Every piece of furniture is made more beautiful by enhancing it with moldings. Some moldings are very extravagant while others are modest. In my case, I needed some crown molding but didn’t want one with with a bunch of ogee, beads, and fillet profiles. I wanted just a nice clean sweeping cove molding. So I decided to make my own.
The trick to making your own cove molding is to use the table saw. One may not think that a curve can be cut on a machine that was made to cut wood in straight lines. But using some basic geometry a straight line and be bent to a curve. Here’s how.
Instead of pushing a board straight into the blade the board will be pushed into it at an angle. Depending on the angle of approach and the angle tilting of the blade results in numerous styles of coves and sweeps.
Now some caution needs to be exercised to do this method. The guard and riving knife have to be removed. The boards to guide the stock must be clamped down on both sides of the workpiece being pushed through. And the most important rule is to not try and make this in one pass! Slowly raise the blade in increments of 1/16” – ⅛” at a time. Lastly, don’t have the blade cut all the way through. That could be disastrous.
Once my angles are decided upon, I always start with a test piece. Generally the approach angle will change mostly the width of the cove. And the blade angle will change the sweep of the cove. Of course, the blade height will change the depth and width of the cove. Play with the approach angles and blade angles until you have a cove that is pleasing to you. In this case, I had a blade angle of 45 degrees and approach angle of 30 degrees.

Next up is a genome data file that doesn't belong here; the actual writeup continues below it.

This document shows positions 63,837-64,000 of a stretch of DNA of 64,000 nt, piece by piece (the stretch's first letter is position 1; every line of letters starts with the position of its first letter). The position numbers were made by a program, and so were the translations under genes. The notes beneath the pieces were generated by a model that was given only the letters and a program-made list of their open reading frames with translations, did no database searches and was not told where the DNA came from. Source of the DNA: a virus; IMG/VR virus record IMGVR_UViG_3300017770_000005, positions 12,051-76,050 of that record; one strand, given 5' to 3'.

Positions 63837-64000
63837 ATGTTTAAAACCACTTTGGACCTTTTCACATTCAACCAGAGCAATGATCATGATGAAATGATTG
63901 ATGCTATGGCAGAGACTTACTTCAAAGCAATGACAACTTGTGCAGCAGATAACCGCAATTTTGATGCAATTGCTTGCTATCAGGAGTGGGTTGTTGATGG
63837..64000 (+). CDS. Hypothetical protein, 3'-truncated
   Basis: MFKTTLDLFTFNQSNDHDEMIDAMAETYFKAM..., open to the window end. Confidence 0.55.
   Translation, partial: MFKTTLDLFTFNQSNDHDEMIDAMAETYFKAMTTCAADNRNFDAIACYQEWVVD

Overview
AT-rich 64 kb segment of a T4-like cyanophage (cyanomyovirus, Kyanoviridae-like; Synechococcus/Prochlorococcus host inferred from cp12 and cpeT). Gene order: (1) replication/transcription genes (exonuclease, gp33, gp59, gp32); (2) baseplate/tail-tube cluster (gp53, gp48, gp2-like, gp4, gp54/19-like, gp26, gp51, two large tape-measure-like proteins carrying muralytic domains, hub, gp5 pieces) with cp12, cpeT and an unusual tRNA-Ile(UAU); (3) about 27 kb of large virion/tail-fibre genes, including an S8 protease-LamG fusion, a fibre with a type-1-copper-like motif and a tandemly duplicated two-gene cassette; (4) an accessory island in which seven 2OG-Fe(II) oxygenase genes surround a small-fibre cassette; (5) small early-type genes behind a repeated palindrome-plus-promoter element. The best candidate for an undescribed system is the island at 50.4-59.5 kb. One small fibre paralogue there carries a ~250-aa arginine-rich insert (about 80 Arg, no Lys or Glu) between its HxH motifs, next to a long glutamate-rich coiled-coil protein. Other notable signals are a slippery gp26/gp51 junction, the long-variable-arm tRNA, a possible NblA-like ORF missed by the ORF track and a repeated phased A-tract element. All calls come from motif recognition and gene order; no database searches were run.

As the work stock is being pushed through keep downward pressure applied to the work piece and also use a push stick as you follow through. Listen to the sound of the saw so it is not working too hard.
Once the desired shape of the cove is made, the stock will be flipped over. Use the table saw fence, and till the blade to 45 degrees .
And turn the board over and do it again with the cove facing down.
For all intensive purposes the crown molding is made.
But it’s not complete. The sever angle approach to make the cove leaves a lot of saw marks that need to be removed.
The majority of the saw marks are removed with a curved (goose-neck) card scraper.
Then it has to be sanded.
A palm or orbital sander won’t fit in here so a custom sanding block is made. I’m using a scrap piece of 2×4 but other materials such as styrofoam insulation could work.
I traced the profile onto the 2×4 and using my rabbet plane I shave it to the pencil lines.
When it’s done you have a very nice cove crown molding and it will make you so happy you will want to dance!